An authentic purpose
“Since that time, I have performed more prestigious venues, recorded more of my own music and have delighted more audiences across the globe than I ever did before the injuries. I manifested a beautiful and brilliant woman to join me in an amazing marriage.”
“Today, every time I take my mandolin out of the case, I give thanks for my ability to play. I am honored to share music with people who want to listen.”
“I realized, finally, that someone did give a damn – me.”
“I will never forget this lesson. Music was and is my authentic purpose. It was not until I almost lost it completely that I realized how important that is.”
Benefit Concert for the Meals on Wheels program, Chatham County Council on Aging: Sunday, May 21, Carolina Meadows, Chapel Hill, NC; intimate dinner with a demonstration by Tony at 5 pm, followed by a concert with other artists (including Tony’s brother Gary). Watch the COA website or email Melanie for details.
Purchase recordings: When asked how many recordings he has done, Tony replied, “I seriously do not know. I had 14 vinyl albums out before the advent of CDs. I probably have more that were released just on CD and if you count the projects by other people that I played on, I suspect it would get into the hundreds.” Purchase CDs and digital downloads.
Watch for new recordings: “I am working on music and arrangements for several new and fresh recordings – one to be a follow up to my ‘Lloyd Loar Mandolins’ CD and another a sequel to ‘Bluegrass’ with my brother. Thanks to Rad Andy (Tony’s son), we are digging back into the vault and remastering, converting analog to digital and releasing recordings from the early days of the Williamson Brothers: Live In Virginia Vol. I and II; Live At the Green Level; the Bluegrass Gentlemen and Bluegrass Dawn.”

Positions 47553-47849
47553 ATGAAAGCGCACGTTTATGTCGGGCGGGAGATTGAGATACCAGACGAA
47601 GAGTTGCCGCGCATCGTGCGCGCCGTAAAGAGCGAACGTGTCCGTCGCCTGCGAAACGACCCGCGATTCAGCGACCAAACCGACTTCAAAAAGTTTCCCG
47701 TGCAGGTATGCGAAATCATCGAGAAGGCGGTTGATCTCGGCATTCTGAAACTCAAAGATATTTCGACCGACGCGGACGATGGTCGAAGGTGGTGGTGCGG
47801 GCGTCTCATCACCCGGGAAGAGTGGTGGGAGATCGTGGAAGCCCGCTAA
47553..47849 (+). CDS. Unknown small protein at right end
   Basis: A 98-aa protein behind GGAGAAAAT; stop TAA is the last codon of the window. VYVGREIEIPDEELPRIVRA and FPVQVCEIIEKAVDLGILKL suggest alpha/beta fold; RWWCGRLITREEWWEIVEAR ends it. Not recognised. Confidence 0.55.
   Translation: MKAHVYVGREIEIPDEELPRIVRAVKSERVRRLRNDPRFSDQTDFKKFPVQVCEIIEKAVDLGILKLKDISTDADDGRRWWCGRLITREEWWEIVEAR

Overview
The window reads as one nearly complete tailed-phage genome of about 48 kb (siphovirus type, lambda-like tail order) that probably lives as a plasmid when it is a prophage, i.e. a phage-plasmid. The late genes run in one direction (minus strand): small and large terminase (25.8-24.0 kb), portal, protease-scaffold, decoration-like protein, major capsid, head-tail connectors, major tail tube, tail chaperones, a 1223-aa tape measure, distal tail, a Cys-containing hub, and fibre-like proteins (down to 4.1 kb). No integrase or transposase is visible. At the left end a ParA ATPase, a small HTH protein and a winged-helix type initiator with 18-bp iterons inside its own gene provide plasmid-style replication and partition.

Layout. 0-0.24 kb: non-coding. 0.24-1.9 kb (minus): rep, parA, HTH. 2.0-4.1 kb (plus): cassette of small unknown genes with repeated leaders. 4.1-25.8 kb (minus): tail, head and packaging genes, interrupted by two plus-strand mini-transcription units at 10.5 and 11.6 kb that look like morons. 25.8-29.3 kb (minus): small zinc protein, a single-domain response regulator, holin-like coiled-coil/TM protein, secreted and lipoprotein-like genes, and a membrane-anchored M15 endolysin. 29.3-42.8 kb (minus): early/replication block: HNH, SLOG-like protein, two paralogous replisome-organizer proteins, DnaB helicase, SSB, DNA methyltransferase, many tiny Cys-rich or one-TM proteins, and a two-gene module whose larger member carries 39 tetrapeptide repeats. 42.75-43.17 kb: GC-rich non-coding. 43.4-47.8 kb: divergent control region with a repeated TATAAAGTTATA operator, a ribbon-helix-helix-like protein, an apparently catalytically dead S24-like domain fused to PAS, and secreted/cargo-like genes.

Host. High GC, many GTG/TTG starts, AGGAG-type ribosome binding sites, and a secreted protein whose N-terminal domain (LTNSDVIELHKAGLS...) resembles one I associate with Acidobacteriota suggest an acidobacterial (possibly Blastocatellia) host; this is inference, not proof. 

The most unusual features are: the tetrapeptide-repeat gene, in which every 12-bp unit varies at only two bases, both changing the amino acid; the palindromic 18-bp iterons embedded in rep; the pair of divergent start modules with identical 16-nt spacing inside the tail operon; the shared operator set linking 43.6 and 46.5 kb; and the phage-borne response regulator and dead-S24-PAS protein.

Mandolin Central is an international resource for professional grade mandolins, guitars and banjos. “I have a busy online presence and also a shop on my farm available by appointment,” Tony said. Contact information.
From the artist:
Full name: Tony Craig Williamson
I live: in Chatham County, N.C.
I grew up: in Randolph County, N.C.
As a kid, I used to get in trouble for: fighting, defending myself or other kids from bullies.
I took up the mandolin: upon my brother’s fifth birthday. My dad got him a cheap mandolin and he told me not to touch it. I was almost four. I had it in my hands every waking minute!
My favorite mandolin is: Lloyd (my first Loar). We have been together since Pearl Harbor day of 1977. It is exquisite, signed by Lloyd Loar just like Bill Monroe’s. I play Lloyd every day.
At UNC I majored in: English Literature. You can still check out my honor’s thesis on James Joyce’s Finnegans Wake in Wilson Library. I was not allowed to be a music major – I was denied enrollment in the UNC School of Music because I played mandolin.
If I hadn’t been a musician I probably would have been: a writer or journalist, literature professor, an archaeologist, history teacher or a woodworker/luthier.
My perfect day: meditation in the morning, great quality hearty breakfast, music practice, walks in the woods along the river, sunset meditation/connection with my beloved, a fabulous wine dinner with friends and music/jam sessions way into the night.
Three words that describe me are: beautiful, wonderful man. My wife’s three words that describe me are: loving, gentle, kind.
Three things on my bucket list are: creating a North Carolina Mandolin Ensemble to attract young people to perform modern music on my vintage mandolins; publishing a book of stories from my exploits and travels; and finishing Jefferson’s French and Italian wine tour of 1787. I have already retraced his steps in Bordeaux – have Burgundy and Piedmonte yet to go!
Most people don’t know I: spent six months in an ashram in the remote east coast of Taiwan; that I was an experimental archaeologist known for my flint knapping; and that I wrote the first biography of Bill Monroe, which he approved but was never published.
Three Chatham County artists I admire are: Terry McInturf, Al McCanless, Ricky Lindley.
I’d like to be remembered as: a man who walked lightly on the earth; who shared music with those who found his music enjoyable; who found delight in experience and experienced delight fully; and shined love and light along the way.